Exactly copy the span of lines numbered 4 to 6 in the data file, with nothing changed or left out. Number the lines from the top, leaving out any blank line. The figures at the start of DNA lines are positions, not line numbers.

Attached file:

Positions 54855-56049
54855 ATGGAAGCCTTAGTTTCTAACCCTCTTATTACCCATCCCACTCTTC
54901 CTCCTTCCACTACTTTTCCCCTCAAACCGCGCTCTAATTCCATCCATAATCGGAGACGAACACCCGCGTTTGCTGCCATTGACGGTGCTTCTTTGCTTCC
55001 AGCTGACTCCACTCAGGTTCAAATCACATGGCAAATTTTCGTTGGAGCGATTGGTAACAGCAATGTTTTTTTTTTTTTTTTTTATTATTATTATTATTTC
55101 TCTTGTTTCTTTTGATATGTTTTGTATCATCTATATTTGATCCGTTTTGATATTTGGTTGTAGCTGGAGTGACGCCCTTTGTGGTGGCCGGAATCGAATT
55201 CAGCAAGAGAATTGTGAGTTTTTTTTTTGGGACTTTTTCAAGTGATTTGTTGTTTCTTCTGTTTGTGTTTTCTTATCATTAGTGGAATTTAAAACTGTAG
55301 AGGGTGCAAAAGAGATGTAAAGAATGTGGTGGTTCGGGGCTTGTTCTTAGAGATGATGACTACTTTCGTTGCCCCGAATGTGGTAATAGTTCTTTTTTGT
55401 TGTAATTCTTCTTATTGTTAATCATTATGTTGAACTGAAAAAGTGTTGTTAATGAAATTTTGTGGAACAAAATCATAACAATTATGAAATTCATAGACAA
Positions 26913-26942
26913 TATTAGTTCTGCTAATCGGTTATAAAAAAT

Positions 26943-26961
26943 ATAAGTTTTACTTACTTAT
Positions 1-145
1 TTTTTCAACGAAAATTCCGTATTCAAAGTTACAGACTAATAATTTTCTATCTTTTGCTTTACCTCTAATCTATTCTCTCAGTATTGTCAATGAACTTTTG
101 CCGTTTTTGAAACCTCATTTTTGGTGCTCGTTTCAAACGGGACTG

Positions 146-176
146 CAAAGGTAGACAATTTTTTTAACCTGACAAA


55001 AGCTGACTCCACTCAGGTTCAAATCACATGGCAAATTTTCGTTGGAGCGATTGGTAACAGCAATGTTTTTTTTTTTTTTTTTTATTATTATTATTATTTC
55101 TCTTGTTTCTTTTGATATGTTTTGTATCATCTATATTTGATCCGTTTTGATATTTGGTTGTAGCTGGAGTGACGCCCTTTGTGGTGGCCGGAATCGAATT
55201 CAGCAAGAGAATTGTGAGTTTTTTTTTTGGGACTTTTTCAAGTGATTTGTTGTTTCTTCTGTTTGTGTTTTCTTATCATTAGTGGAATTTAAAACTGTAG